Dad wanted to Fox Trot, but I didn’t know how. I’d only had one ballroom dance lesson and it was months earlier. Everyone was watching and I didn’t want my first dance with Dad to be me watching his feet trying to keep up, so he acquiesced to just swinging side to side.
On that day, my wedding day, I was only nervous about that dance with my Dad.
Growing up we had Girl Scouts and Indian Guides. Dads did stuff with sons; moms did stuff with daughters. I grew up in the South where black tie affairs, balls and galas were common and by my 25th birthday, my closet was filled with dozens of gowns. I wore lots of them twice, three and even four times.
I went with boyfriends, friends. I went to the Young Ambassadors Ball alone once. But I never went with my Dad. It wasn’t the fashion of the time. Research now shows that a girl’s relationship with her dad is important in helping her have good judgement when she starts dating.
My daughter and her father are going to Zonta’s Father Daughter dance at the Traverse City Country Club and my husband has accused me of being more excited than my daughter. Perhaps.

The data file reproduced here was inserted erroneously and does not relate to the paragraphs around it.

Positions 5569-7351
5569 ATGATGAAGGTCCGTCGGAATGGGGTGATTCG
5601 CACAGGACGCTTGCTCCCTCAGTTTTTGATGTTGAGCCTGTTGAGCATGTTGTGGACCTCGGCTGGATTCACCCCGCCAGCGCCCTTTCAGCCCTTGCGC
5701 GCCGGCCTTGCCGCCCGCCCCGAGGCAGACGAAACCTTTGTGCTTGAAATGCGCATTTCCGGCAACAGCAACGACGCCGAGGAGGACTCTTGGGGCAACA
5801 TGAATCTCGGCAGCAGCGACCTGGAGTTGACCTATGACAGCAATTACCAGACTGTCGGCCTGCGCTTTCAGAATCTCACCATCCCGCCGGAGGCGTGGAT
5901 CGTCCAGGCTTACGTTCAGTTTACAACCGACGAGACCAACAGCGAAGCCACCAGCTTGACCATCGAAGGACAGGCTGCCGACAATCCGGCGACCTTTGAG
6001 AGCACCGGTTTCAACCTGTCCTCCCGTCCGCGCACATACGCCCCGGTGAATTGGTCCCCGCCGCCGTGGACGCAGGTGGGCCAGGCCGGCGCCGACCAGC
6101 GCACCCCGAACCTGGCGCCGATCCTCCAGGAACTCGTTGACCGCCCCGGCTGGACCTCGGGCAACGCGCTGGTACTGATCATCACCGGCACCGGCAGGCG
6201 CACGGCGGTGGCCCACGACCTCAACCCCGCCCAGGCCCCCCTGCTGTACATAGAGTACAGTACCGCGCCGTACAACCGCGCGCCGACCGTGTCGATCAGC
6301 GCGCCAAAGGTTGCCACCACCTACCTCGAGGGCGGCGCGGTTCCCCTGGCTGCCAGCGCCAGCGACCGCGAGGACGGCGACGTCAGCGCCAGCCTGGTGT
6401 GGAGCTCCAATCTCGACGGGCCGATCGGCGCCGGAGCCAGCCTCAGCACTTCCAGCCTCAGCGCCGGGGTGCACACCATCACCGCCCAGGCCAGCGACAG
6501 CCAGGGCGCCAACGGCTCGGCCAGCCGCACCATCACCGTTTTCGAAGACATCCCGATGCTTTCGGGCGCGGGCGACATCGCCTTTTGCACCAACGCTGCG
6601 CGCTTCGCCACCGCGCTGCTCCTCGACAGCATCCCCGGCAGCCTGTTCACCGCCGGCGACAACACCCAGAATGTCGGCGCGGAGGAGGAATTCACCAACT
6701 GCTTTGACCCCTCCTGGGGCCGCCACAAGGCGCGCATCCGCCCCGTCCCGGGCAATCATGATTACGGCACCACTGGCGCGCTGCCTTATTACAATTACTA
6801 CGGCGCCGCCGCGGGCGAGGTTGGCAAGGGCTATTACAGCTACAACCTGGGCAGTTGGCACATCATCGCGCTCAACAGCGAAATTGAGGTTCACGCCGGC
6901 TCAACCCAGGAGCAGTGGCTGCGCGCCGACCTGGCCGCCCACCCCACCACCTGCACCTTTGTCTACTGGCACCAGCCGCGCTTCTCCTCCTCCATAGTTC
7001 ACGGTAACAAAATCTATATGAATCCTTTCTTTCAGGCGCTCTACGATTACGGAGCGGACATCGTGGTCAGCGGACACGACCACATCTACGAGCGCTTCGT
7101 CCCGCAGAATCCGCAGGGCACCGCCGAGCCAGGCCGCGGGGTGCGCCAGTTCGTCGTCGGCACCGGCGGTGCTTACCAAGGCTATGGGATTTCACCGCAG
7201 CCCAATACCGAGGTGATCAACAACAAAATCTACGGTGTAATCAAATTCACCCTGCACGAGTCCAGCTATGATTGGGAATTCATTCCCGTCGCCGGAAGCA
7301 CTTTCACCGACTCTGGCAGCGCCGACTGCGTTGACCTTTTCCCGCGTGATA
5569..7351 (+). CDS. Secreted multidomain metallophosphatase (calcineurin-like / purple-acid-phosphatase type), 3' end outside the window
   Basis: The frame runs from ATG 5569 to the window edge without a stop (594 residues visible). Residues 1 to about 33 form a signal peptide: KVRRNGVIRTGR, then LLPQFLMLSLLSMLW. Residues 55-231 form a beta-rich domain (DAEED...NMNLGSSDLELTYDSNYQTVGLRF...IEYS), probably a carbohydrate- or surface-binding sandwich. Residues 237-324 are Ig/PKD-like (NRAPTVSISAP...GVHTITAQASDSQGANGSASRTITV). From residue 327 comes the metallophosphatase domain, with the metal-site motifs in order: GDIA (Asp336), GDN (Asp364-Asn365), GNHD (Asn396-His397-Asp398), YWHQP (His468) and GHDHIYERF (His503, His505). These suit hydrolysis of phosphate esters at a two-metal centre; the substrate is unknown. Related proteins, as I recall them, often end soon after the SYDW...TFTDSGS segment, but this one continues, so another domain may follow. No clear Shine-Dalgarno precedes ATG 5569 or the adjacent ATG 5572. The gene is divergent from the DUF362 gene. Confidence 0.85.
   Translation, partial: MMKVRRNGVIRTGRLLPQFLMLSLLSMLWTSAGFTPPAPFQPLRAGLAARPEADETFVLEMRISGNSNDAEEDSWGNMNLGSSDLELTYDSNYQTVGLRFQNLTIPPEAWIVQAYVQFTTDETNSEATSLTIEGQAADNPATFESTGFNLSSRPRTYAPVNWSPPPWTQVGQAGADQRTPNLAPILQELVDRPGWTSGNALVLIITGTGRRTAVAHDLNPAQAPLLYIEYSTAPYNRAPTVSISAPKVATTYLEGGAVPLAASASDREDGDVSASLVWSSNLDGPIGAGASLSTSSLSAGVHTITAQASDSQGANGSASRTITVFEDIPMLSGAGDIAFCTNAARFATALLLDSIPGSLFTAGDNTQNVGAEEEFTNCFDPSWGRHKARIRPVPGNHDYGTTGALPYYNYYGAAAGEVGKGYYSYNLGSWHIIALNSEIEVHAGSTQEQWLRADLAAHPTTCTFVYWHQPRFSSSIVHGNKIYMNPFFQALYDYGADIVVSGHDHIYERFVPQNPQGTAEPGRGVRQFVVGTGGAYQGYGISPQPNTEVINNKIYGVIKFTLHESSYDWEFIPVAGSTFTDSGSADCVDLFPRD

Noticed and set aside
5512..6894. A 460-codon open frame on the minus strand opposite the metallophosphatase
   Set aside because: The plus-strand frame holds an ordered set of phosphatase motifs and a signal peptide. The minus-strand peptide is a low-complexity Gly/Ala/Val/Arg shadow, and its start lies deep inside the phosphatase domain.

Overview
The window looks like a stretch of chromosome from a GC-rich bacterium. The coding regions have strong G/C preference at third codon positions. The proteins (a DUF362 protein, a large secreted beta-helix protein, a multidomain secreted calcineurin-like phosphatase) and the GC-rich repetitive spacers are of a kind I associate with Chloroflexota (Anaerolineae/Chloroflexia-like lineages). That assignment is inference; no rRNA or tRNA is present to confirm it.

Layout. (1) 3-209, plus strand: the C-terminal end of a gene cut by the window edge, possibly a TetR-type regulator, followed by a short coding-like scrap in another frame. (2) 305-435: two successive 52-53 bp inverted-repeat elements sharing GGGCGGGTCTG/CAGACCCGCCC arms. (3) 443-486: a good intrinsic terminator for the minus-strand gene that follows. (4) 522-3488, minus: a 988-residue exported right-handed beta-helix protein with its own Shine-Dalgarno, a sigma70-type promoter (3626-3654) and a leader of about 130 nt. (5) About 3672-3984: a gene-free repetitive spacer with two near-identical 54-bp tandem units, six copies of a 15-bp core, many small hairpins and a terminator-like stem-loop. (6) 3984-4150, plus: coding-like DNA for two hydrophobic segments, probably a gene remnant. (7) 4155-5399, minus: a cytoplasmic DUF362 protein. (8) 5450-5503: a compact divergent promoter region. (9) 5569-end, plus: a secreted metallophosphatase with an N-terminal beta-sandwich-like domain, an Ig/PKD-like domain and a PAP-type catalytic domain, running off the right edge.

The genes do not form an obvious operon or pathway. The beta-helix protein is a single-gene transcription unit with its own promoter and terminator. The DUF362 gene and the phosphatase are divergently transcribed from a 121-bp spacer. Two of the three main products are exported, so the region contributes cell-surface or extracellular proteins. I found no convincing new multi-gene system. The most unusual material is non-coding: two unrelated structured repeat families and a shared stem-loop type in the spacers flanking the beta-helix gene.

I remember a day when Dad and I, just us, spent a day together. He packed a picnic. It was fall and we went up to the Northport lighthouse, Christmas Cove and through some apple orchards. I must have been in my 20s. I remember everything. I felt important and I think he probably treated me better that day than 75% of my dates.
I hope my daughter, now a tender 10 years old, has that kind of memory with her Dad after this dance. They are going with friends, other dads and daughters. Portraits, corsages and a dance floor. He’ll hold the door for her. And ask her to dance. And maybe, just maybe every guy that takes her out after will have to live up to him.